For this roadmap preview we wanted to spice things up and brought in Niels Fröhling from the Rendering team in for an interview about NoMaps, a nice little tool he developed (and it's coming up in the next update) which gives users extra functionalities for mesh topology.
Hello Niels. Thank you so much for this interview. Could you please give us a brief introduction of yourself and your job?
Hi, my name is Niels and I’m a Rendering Engineer. My work is mostly about programming the pipeline, which takes all the assets and setups and makes them into nicely rendered images. My focus is on the material system, but I also take care of the en/decoding of our data streams, vertex data, texture data, and so on. Previously, I was a Tools Programmer responsible for making sure the assets translate correctly from design packages (3DSmax, Maya, Photoshop etc.) to the engine. Broadly speaking, I get to play with the code for everything asset related.
In your words, what is NoMaps and how does it work?
NoMaps is a little tool which offers functionality related to mesh topology, specifically topology stored in texture maps.
The difference between a regular diffuse map and a normal map is that the albedo map is not related to the mesh itself, it is always the same albedo value all the way from disk to lighting. This is not true for other maps, like displacement maps, normal maps and to some extent even smoothness/roughness maps, which contain modifications of the topology of a base mesh on a macro, meso and micro level respectively. When the mesh changes, then the combination of the two will produce a different result, like a different outline or different shading.
So, NoMaps takes a texture map and a mesh, it relates one to the other and creates “relative” maps that are more flexible, but can only be used in conjunction with that same mesh. A couple of specific examples are:
In addition it features a variety of Photoshop-like functions, like swizzling (changing the order of) channels, or automatic matching of an object space normal map to a mesh, or blending multiple normal maps together and changing the steepness of normal maps, as well as visual inspection tools which allow you to debug the topology of meshes.
Before this tool, was it possible to achieve the same results? If so, what was the workflow?
A few of the results can be achieved with other software, sometimes utilizing a lot of different software rather than one tool. A few of the features and processes I haven’t seen done anywhere else, however.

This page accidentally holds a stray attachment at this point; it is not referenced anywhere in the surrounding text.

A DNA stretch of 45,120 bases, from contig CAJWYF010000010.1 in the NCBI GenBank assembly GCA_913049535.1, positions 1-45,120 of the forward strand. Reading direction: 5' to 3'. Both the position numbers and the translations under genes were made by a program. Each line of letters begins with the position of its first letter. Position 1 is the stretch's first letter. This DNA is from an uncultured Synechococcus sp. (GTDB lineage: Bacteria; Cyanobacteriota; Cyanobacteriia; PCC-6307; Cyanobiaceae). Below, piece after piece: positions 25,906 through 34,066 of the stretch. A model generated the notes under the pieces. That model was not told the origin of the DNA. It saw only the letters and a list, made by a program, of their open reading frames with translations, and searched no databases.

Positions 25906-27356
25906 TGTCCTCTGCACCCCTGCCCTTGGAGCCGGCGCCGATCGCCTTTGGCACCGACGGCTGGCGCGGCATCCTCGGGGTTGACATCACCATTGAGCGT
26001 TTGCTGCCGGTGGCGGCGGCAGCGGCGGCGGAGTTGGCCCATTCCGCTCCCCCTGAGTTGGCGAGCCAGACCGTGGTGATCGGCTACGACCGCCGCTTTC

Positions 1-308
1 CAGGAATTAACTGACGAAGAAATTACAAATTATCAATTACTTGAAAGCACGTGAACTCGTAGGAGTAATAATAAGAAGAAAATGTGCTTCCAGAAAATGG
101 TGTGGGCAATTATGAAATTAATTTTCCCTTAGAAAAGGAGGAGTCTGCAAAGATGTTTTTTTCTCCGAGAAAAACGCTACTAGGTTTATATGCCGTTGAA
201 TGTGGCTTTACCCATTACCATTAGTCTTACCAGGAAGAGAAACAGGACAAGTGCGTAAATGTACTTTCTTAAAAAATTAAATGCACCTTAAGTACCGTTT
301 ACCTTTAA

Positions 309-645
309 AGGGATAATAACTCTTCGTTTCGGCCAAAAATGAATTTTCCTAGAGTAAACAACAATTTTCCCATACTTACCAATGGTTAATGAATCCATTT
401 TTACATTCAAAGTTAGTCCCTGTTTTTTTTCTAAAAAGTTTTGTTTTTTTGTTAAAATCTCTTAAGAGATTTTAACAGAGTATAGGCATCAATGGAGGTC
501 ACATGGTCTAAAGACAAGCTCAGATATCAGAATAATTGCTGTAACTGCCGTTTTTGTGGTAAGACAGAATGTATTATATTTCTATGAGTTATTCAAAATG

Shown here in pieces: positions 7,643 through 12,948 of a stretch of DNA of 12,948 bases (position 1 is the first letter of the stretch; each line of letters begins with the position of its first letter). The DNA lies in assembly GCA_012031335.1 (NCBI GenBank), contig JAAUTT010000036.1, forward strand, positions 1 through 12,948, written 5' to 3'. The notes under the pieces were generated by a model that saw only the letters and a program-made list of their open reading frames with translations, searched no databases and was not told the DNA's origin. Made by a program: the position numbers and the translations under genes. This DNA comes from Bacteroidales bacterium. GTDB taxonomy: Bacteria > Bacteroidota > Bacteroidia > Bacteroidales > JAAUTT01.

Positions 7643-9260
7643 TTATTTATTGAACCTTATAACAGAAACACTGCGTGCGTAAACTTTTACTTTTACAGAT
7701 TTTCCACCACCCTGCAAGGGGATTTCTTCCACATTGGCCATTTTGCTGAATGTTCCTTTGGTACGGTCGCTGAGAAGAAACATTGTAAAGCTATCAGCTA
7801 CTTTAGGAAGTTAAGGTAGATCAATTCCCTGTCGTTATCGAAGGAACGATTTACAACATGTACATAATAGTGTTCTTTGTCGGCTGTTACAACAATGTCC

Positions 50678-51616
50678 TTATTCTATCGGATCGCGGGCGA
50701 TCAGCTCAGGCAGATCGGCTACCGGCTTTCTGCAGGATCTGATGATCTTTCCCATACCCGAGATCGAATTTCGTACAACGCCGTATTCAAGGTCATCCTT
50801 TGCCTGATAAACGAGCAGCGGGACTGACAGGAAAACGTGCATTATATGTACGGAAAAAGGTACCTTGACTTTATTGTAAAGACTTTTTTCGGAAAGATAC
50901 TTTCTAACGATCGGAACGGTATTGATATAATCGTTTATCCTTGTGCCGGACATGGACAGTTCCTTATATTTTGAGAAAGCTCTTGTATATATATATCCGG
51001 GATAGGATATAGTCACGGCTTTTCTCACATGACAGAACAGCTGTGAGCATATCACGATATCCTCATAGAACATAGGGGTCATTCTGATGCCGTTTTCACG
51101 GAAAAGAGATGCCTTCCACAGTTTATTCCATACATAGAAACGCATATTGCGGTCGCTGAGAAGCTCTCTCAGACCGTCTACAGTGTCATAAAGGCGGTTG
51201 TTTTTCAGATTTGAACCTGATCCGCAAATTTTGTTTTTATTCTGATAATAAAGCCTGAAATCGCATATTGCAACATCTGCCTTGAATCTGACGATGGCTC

The main purpose of NoMaps is the baking of high-poly mesh topology into a tangent space normal map used on a low-poly mesh. It’s a common occurrence in game development. The software would project the high-poly mesh onto the low-poly mesh and extract the local surface directions, encoding them in a tangent-space normal map.
Now, the problem is that the creation of the tangent-space itself is done in the renderer, and any baker needs to match the renderer absolutely perfectly, or the shading goes at the very least a bit weird, if not totally broken. So, in the past when you tried to do this for CRYENGINE you had to use software which assumed that our renderer did the tangent-space in this and this way, while it was not. So the maps were essentially always somewhat wrong, and people tended to repair it by hand in Photoshop based on visual inspection, or simple accepted the slightly off bake.
NoMaps is made using the CRYENGINE codebase, and the tangent-space is precisely the same as in the renderer. I’m pretty sure that NoMaps is the first piece of software which “simulates” our renderer perfectly, allowing bakes which can’t be improved on from a “correctness” perspective.
Why would CRYENGINE users find this tool valuable?
It helps bringing assets with this highest quality into CRYENGINE, with relative ease. It removes quite a few steps from previous workflows, and opens up other workflows.
What are the limitations of this tool?
The purpose of the tool is solely to convert to/from normal maps and combine them with other normal maps. It’s not a texture painter or a mesh editor.
How long did you work on the development of NoMaps?
It took about three months, not counting the mini-rendering engine which I had available to me.
Once again, thanks a lot to Niels for spending time with us. We hope you enjoyed this interview and our previous roadmap teasers. NoMaps will be available on CRYENGINE 3.8.6.
All the best,
The CRYENGINE team.
You must consent to data storage for Basic website functionality to use this feature